Don't Buy David Brock's Blame Game for Clinton Loss
The knives are out on the Democratic side after the unexpected victory of Donald Trump. Not surprisingly, the first attacks have been launched by the experts on mudslinging against fellow Democrats: David Brock and those whose lease he holds like Peter Daou. Brock’s long history of character assassination and penchant for attacking those on the left continues.
In his speech at the first major gathering of Democratic lawmakers since the election, Brock expressed his anger at the “disaffected millennials who sat on their hands in the most consequential election of our lives.”
Brock’s narrative that Hillary Clinton’s loss is the fault of the millennial voters who supported the primary campaign of Senator Bernie Sanders is laughable. It’s worth noting that Anna Greenberg, an informed political professional who followed Brock as a speaker at the State Innovation Exchange conference, was quick to distance herself from his baseless “analysis.”
But the Brockian delusion is dangerous because it gives the corporatist elements of the Democratic Party an excuse to avoid the hard questions that need to be asked in light of Trump’s win.
November’s result highlights the central challenge that the Democratic Party faces — building a party that represents the interests and aspirations of middle and working class Americans of all races. When elements of the party spend decades supporting job destroying trade deals and cozying up to Wall Street and other corporate interests, it only makes sense that working people and young people’s confidence in the party as a whole has been shaken, if not shattered.
And this is not limited to white voters. Turnout in places like Detroit and Milwaukee reveal that the party’s problems cross racial lines.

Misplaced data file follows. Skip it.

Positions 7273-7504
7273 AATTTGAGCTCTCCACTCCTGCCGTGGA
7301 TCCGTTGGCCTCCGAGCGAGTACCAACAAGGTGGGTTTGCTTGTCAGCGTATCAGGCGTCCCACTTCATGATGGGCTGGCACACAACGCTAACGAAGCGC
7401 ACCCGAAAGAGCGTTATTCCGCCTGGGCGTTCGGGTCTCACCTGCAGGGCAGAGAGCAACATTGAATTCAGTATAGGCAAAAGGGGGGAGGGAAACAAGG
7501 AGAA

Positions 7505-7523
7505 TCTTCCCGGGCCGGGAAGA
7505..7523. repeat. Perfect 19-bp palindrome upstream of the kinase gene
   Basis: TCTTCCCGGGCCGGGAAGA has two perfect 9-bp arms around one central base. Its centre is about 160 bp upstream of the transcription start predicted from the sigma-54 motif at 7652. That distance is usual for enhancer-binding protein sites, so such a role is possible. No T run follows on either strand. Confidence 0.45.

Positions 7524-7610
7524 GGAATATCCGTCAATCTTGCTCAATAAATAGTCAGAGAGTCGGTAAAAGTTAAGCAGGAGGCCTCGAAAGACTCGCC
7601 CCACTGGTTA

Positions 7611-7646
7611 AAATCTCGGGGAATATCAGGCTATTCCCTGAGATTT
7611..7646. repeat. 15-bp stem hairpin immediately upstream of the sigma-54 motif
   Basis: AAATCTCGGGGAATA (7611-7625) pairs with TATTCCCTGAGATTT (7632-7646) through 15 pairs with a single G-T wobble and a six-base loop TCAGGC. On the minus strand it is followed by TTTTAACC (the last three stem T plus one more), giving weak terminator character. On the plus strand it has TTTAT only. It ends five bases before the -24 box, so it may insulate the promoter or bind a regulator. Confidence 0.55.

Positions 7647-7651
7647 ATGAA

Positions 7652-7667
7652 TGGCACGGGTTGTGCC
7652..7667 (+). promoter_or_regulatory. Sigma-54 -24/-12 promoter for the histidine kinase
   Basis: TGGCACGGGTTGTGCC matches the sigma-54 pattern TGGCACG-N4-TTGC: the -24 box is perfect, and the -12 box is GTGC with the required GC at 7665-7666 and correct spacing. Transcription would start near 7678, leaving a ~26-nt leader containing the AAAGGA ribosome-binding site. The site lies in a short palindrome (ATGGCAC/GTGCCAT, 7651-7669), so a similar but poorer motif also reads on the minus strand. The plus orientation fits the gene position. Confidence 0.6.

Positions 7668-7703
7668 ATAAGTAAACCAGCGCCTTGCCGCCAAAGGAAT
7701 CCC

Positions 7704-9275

Rather than face the very real challenge of remedying this situation, some have taken to blaming pollsters and data analysts for Hillary Clinton’s loss. After all, it’s much easier to bash those who didn’t see the wheels coming off the train rather than asking why the wheels were coming off in the first place.
Now we’re witnessing the scapegoating of Sanders and his supporters. Most of us knew this predictably lazy attack would come. Somehow, Senator Sanders is to blame because he brought millions into the Democratic Party process by articulating a positive vision of economic, racial, environmental and social justice.
He not only received over 13 million votes but hundreds of thousands attended his rallies and volunteered for his campaign; and millions funded his bid with over $230 million in contributions averaging less than $30 a piece.
Asking whether Sanders’ progressive message, and his authentic delivery of that message, is the path forward for the Democratic Party results in an answer that too many in the establishment cannot even begin to consider.
Brock himself stands to lose substantially if the Democratic Party engages in the type of introspection that is required. Brock ran a number of pro-Clinton organizations in the last campaign season, including a legally-suspect Super PAC.
All of these groups were funded by millions in donations from many of the Democratic Party’s most generous donors. Brock’s groups spent almost a year and tons of Democratic donor cash engaged in a covert but well-documented smear campaign against Senator Sanders.
Sanders’ completely unanticipated triumph in 23 contests and his mobilization of millions prove Brock’s attempts to derail Sanders were a failure. He then turned his guns on Trump and obviously failed.
Now he wants Democratic donors to replenish his coffers with millions for another round of mud-slinging. Hopefully, Democratic donors won’t let themselves be scammed again.
And hopefully, the Democratic Party re-establishes faith with the American working class in every zip code by authentically offering a bold and positive vision — a vision with no room for the ineffective gutter politics that benefit Mr. Brock and his friends.
Imagine if those millions wasted by Brock were used to register hundreds of thousands of new voters or to reach out to Rust Belt working class families.